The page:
Nathan Myhrvold wants you to take a closer look at what you’re eating. So close, in fact, that you’ll barely recognize what’s sitting on the plate in front of you.
Myhrvold, the former Microsoft chief technology officer whose cooking experiments inspired 2011’s award-winning Modernist Cuisine: The Art and Science of Cooking, is betting on your culinary curiosity to make his newest venture, the Modernist Cuisine Gallery (modernistcuisine.com), a success. The newly opened space on the first floor of The Forum Shops at Caesars features food as art—photos that not only make you hungry, but also make you wonder what you’re really seeing.
“There are a lot of pictures where, when I took them, I couldn’t believe that’s what the food really looked like,” Myhrvold explains during a welcome event inside Border Grill restaurant in May.
“There’s a picture in the gallery of chia seeds, and when you magnify them, holy shit, they look totally different!” he says, laughing.
Myhrvold’s fascination with cooking and photography began when he was around 9 years old, he says, when he acquired his first camera, and, coincidentally, decided to cook his family’s Thanksgiving dinner all by himself.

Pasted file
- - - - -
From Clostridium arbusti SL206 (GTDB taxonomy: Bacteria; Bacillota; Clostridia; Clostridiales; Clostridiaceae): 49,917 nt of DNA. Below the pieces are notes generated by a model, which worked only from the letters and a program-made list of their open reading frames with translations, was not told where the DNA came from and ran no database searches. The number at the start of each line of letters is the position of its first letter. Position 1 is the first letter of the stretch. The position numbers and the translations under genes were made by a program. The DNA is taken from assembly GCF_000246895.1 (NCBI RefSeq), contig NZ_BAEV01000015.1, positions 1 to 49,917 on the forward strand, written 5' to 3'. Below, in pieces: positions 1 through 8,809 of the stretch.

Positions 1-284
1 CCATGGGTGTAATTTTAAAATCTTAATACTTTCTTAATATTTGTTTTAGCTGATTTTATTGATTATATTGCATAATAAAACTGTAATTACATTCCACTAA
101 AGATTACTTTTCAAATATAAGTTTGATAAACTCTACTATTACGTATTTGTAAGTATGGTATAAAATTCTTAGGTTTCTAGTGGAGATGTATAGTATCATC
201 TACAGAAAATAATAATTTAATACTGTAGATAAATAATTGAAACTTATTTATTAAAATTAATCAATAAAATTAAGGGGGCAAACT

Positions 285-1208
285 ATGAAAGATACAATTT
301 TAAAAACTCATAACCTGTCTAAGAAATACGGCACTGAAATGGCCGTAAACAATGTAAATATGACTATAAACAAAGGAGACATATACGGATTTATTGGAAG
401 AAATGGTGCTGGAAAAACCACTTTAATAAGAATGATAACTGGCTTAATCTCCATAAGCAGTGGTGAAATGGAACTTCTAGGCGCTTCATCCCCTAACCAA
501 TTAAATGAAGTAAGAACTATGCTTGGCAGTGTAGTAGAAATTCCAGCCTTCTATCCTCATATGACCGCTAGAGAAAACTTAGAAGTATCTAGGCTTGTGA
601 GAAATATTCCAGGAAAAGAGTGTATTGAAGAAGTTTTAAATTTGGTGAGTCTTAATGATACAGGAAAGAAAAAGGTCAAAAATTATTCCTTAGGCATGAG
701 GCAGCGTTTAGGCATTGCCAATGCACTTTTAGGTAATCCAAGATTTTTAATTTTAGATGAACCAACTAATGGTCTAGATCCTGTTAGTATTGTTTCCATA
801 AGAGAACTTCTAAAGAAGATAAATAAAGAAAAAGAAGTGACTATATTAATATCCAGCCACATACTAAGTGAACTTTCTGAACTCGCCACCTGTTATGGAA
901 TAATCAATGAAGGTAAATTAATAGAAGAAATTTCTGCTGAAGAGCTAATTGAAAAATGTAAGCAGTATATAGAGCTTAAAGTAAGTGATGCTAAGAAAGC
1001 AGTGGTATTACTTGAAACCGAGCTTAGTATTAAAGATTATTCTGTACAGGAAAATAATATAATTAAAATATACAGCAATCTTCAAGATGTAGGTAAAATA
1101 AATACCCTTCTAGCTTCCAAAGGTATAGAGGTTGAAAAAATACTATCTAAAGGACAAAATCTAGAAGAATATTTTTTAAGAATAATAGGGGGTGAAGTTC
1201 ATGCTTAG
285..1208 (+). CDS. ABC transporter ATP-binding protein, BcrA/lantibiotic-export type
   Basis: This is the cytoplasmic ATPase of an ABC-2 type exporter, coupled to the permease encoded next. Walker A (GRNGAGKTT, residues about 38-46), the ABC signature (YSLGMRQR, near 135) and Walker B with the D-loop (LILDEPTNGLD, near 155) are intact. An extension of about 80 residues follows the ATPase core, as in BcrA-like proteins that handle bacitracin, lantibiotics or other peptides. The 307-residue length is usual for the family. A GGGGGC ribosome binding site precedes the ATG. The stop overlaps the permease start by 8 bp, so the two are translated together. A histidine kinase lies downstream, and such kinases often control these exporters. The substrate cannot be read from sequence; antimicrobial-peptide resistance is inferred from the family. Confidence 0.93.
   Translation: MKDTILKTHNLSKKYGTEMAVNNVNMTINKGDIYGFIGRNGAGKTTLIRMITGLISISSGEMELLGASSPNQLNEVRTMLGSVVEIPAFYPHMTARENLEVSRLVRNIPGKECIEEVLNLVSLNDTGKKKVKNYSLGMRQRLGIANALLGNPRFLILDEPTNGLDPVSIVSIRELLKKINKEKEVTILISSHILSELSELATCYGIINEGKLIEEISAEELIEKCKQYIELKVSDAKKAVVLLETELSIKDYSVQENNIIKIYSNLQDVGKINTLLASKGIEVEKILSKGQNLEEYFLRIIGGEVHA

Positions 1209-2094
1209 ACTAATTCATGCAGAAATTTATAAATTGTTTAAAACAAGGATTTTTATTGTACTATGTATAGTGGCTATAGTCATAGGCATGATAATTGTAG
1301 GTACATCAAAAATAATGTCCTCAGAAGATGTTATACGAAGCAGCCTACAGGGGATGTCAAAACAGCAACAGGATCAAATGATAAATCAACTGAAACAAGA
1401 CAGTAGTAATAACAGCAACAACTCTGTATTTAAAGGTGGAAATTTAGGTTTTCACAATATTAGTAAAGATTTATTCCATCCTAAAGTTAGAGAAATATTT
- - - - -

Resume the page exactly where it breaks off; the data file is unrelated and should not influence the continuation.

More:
“The books of Modernist Cuisine gave me a chance to do both [cooking and photography], and so I thought it was possible to show people food in a way that they haven’t seen it before,” he says.
The prints on display—starting at $849 each—showcase Myhrvold’s skills as a photographer and inventor. Many of the pictures were taken with the help of robots that Myhrvold built to assist him. The Trap Door Robot was created to drop objects with precise timing. That’s evident in a print of a Campbell’s tomato soup can that was photographed falling into soup from above. Another image, of ketchup being blasted onto french fries, makes use of Myhrvold’s Condiment Cannon. The artist even employs a Saberbot, which can slice the top off a Champagne bottle while he snaps away with his camera.
Las Vegas’ reputation as a food destination and as a city of reinvention and innovation makes it the ideal testing ground for the gallery. Myhrvold’s goal is to invoke curiosity while also arousing the appetite of the viewer.
“Some of our pictures are very abstract, so they’re not gonna make you hungry,” he says. “And the others, I’m kinda hoping they make you hungry.”